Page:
If you would like to see what others are going through, this booklet from the Alzheimer’s Society is certainly worth reading. By speaking to people with Alzheimer’s, they were able to provide some critical insight. This resource is particularly useful if your loved one was recently diagnosed with Alzheimer’s.

Communicating with your loved one

To strengthen your relationship and maintain a more stable household, communication will be key. This is one area which will significantly change over time, as your loved one will become less and less able to respond or hold a conversation. Although this can be frustrating, it is always best to remain calm and use some of the strategies below.

  • Limit surrounding distractions — Noise can be highly distracting. If possible, always aim to communicate in a quiet room so that you have their full attention.

  • Keep communication simple — Dementia can severely impact the way in which someone interprets information. If you try to convey a complex idea, this may lead to increased confusion and frustration. All questions should be clear and as simple as possible.

  • Don’t forget your body language — Since verbal communication is impaired, it is important that you communicate with positive body language. For example, you may want to lower yourself down to your loved one’s eye level. Once you have an understanding of what it is they would like, nod and reassure them that you understand what it is they are trying to say.

The best thing you can do is try to connect with your loved one (even if they seem unresponsive). You can place meaningful objects in their hand, listen to music together, or look through photographs.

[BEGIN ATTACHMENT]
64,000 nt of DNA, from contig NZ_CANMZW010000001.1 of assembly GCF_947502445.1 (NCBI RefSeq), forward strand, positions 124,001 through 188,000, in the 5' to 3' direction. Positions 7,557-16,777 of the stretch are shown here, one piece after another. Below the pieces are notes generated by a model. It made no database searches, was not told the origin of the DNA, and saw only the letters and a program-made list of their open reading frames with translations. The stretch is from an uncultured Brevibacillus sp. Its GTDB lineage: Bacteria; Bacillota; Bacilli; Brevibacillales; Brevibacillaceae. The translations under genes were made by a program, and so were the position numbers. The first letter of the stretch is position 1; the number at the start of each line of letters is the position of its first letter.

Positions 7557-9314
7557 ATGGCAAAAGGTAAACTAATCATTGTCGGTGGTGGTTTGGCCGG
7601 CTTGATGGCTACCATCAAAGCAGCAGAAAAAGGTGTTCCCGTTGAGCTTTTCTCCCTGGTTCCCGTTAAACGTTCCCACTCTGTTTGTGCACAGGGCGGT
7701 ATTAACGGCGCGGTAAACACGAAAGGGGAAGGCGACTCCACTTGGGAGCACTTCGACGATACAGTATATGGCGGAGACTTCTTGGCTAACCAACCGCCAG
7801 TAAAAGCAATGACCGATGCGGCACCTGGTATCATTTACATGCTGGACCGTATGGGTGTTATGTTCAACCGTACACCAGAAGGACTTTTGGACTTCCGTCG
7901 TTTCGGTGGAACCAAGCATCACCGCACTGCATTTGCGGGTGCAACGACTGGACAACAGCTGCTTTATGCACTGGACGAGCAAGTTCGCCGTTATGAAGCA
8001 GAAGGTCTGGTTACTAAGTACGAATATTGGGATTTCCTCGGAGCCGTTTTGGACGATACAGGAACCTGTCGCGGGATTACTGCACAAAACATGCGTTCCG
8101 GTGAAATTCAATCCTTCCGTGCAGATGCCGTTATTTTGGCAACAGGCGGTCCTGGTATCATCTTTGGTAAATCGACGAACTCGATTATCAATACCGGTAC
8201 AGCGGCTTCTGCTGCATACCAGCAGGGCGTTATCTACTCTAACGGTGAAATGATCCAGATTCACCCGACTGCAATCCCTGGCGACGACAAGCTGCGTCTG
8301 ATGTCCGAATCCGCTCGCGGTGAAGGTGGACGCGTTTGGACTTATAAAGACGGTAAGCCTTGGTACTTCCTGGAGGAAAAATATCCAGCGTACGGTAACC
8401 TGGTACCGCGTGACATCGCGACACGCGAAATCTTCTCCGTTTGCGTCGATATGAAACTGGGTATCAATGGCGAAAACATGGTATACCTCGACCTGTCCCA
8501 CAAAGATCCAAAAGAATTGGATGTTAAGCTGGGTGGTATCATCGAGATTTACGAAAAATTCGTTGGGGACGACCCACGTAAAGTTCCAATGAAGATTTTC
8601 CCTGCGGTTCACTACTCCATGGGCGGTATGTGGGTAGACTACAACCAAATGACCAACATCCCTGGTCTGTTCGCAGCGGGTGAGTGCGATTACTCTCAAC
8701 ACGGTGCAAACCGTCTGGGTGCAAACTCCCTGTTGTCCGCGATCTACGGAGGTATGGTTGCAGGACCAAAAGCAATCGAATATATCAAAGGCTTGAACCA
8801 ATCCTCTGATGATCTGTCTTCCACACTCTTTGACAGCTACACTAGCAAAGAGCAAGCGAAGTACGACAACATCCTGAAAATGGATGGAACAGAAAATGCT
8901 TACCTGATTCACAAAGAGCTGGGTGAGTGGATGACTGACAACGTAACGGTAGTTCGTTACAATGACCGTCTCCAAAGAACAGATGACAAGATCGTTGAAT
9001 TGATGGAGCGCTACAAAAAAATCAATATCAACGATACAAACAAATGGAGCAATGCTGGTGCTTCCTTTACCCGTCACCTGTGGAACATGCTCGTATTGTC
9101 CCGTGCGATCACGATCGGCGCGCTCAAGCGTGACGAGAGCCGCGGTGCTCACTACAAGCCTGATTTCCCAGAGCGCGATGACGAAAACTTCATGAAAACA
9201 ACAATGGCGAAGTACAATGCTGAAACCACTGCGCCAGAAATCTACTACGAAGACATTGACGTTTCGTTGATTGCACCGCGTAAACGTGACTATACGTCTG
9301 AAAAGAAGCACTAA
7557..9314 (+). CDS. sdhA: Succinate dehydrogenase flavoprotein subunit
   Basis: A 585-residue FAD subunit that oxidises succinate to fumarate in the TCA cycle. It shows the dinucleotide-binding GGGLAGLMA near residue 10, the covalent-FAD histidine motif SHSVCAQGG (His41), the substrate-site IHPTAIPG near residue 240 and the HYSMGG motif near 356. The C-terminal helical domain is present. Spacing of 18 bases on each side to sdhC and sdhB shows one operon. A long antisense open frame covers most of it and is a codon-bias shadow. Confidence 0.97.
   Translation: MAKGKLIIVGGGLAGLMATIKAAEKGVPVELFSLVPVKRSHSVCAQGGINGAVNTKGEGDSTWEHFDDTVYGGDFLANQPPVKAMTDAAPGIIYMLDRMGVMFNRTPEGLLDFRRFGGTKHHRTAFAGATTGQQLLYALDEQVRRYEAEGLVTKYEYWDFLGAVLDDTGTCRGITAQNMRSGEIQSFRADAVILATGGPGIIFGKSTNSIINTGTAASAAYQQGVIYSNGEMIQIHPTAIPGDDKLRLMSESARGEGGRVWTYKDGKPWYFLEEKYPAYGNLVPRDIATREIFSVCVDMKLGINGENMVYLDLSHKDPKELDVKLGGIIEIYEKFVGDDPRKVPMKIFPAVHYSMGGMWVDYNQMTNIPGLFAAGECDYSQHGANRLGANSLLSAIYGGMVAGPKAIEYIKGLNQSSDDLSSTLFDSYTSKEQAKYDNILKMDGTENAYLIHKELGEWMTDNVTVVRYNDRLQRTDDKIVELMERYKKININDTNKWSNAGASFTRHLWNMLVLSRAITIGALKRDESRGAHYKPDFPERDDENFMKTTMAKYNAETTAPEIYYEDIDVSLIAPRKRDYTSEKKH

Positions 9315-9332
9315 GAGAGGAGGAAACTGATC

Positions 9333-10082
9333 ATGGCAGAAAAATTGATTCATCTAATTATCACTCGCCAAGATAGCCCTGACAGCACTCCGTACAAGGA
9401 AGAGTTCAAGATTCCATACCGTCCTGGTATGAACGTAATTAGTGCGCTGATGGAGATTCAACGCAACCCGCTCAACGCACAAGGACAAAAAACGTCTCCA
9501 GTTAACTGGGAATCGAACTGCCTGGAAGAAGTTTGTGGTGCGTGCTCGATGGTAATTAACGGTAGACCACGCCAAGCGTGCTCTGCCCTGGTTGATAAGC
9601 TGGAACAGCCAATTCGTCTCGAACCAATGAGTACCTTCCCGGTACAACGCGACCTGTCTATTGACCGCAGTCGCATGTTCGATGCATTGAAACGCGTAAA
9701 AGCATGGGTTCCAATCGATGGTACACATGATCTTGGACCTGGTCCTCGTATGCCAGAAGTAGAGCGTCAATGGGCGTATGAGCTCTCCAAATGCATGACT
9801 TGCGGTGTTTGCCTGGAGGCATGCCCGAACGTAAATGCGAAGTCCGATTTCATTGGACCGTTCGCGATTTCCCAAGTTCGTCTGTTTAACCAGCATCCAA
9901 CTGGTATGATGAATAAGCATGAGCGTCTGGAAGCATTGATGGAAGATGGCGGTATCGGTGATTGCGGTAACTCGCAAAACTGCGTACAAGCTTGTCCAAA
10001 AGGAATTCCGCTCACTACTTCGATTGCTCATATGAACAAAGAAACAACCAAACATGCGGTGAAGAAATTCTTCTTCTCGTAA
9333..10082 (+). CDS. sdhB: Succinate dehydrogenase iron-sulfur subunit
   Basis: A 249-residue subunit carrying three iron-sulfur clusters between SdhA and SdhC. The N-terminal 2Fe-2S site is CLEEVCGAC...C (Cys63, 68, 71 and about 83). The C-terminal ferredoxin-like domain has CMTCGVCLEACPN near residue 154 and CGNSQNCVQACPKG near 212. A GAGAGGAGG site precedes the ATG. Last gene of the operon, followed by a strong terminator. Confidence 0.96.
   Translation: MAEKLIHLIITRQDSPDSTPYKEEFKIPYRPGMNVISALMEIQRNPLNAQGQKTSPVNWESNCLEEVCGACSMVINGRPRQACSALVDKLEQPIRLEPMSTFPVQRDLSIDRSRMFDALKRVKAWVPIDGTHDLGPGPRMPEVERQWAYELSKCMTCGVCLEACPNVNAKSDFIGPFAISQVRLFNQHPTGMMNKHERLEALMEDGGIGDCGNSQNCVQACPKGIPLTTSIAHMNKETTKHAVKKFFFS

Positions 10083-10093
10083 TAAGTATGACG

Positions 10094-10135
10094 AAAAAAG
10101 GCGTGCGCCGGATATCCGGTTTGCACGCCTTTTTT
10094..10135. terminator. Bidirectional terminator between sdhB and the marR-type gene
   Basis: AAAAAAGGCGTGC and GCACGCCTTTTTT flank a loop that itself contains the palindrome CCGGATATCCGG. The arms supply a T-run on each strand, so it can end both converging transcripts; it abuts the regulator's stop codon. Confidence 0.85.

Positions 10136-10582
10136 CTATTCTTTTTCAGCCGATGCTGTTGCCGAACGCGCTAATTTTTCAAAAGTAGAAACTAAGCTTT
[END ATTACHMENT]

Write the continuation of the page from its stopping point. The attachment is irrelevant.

Take care of yourself

Being a caregiver is a selfless job. It is also incredibly tough. Some days, you may feel as though it has all been worth it, and on other days, you will doubt every decision you have made. At the end of the day, in order to be a great caregiver, you need to take care of yourself. You cannot be compassionate and focused day-in and day-out if you do not tend to your own needs.

Do not feel guilty about spending some time with your friends or family. You need this social time to unwind. Caregiver support groups are also highly recommended. These groups can provide you with the level of insight and understanding you may seek.

Take care of yourself and you will be able to provide the best possible care.

For more resources, please refer to the following articles:

Krista Hillis has a B.A.Sc degree, specializing in neuroscience and psychology. She is actively involved in the mental health and caregiving community, aiming to help others. Krista is also passionate about nutrition and the ways in which lifestyle choices affect and influence the human brain.

Comments (2)
    1. Krista Hillis

      You are more than welcome. If you have any further concerns, please feel free to share your experiences or post any additional questions, thanks!